June 12, 2012 | By: Calevir
Missouri Center for Patient Safety believes transparency drives culture change. Only when senior leaders are visibly committed to change and when they enable staff to openly share safety information, will staff members be willing to report adverse events and unsafe conditions because they fear reprisals or believe reporting won’t result in any change. Senior leaders must drive the culture change by demonstrating their own commitment to safety and providing a “safeâ€ environment for reporting. Read the white paper written by Becky Miller, MOCPS Executive Director, and Susan Kendig, JD, MSN, WHNP-BC, FAANP, titled, “Patient Safety Organizations and Transparency: Working Together to Improve Patient Safety,â€ now available at www.mocps.org.
Culture impacts everything we do. And it’s no different in health care organizations. The strongest cultures support employee engagement, promote open communication and the sharing of mistakes to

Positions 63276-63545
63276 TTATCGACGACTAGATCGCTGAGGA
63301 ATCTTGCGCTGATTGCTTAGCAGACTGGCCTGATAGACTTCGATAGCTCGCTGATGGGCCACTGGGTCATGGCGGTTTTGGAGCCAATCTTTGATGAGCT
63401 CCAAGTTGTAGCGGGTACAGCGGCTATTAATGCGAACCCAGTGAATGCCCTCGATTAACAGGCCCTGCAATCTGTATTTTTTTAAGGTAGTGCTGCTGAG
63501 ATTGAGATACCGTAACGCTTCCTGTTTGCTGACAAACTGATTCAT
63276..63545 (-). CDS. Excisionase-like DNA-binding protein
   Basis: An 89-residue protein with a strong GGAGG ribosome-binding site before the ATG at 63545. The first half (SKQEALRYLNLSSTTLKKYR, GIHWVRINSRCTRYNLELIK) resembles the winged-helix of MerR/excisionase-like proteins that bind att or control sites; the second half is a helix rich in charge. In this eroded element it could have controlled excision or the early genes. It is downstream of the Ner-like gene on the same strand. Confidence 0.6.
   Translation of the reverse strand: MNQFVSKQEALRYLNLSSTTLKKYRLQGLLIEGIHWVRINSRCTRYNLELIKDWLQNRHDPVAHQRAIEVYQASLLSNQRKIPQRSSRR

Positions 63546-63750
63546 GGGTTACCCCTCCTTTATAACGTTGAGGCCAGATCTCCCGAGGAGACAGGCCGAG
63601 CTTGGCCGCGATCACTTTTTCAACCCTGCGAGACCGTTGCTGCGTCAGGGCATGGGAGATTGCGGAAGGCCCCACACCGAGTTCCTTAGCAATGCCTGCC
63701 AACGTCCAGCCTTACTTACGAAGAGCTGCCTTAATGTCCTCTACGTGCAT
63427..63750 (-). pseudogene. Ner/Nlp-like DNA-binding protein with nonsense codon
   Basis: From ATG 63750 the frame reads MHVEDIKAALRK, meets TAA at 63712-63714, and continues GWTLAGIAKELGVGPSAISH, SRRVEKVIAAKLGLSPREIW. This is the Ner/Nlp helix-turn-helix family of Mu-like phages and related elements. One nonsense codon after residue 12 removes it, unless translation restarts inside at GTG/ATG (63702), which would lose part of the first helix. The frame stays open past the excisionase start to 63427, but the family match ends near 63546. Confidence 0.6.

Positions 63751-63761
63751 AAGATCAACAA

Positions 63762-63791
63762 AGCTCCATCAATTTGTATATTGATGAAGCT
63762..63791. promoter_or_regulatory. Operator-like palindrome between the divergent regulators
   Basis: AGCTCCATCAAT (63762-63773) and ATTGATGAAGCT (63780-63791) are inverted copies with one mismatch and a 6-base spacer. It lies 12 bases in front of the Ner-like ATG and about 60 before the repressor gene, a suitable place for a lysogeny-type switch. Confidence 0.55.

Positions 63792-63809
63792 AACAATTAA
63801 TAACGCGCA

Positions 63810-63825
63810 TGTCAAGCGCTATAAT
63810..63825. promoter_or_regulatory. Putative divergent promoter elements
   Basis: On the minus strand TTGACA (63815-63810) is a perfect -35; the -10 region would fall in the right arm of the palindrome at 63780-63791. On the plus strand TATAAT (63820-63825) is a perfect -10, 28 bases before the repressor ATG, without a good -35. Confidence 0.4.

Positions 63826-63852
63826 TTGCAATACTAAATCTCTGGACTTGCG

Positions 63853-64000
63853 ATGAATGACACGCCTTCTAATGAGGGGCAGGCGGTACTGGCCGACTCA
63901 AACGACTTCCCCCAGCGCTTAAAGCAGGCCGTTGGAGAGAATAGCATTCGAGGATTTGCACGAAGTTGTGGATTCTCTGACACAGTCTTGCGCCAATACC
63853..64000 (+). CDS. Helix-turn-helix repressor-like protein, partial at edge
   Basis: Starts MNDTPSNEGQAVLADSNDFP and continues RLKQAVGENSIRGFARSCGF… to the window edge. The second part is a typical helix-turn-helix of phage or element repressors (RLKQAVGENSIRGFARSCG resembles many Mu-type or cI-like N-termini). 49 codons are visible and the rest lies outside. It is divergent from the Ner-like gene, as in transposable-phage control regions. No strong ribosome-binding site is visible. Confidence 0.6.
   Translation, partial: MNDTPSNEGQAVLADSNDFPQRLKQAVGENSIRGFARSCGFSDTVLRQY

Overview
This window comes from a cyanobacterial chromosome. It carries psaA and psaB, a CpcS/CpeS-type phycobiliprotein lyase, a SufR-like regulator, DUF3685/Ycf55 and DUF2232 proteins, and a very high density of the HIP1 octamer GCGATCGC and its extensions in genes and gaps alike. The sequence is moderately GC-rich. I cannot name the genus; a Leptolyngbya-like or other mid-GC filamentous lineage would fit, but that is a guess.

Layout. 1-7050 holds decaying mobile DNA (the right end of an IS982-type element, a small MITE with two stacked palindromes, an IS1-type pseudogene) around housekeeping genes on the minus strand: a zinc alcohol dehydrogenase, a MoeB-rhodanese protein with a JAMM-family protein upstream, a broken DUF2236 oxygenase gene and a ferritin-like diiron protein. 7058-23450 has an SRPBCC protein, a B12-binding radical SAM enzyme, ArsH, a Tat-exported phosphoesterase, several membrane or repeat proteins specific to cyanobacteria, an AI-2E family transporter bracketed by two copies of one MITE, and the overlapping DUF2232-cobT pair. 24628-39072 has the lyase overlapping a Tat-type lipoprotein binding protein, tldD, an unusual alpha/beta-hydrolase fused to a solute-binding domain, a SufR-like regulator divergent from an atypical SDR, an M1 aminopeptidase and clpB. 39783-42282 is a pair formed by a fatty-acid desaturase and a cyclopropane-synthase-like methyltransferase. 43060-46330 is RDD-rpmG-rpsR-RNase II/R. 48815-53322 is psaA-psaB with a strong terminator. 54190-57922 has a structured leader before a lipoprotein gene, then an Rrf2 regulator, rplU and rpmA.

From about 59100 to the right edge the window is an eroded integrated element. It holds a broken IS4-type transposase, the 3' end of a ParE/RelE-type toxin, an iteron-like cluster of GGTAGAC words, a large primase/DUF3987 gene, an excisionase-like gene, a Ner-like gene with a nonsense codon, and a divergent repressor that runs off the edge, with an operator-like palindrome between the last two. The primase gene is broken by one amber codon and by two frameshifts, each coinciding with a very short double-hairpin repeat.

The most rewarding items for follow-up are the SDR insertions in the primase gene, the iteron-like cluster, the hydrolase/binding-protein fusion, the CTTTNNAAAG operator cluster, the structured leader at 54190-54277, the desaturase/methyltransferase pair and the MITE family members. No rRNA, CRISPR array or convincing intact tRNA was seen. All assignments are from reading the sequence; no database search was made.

Transparency is one of the biggest challenges in changing patient safety culture. Frank Federico, VP at IHI, shares viewpoints in his recent blog. Remember the CANDOR toolkit (noted in his blog) is ava
The U.S. Food and Drug Administration (FDA) published safety information to heighten awareness about infections associated with heater-cooler devices used during open-chest cardiac surgical procedures that
The Center for Patient Safety believes that collaboration and sharing are the best ways to drive improvement. We strive to provide the right solutions and resources to improve healthcare safety and quality.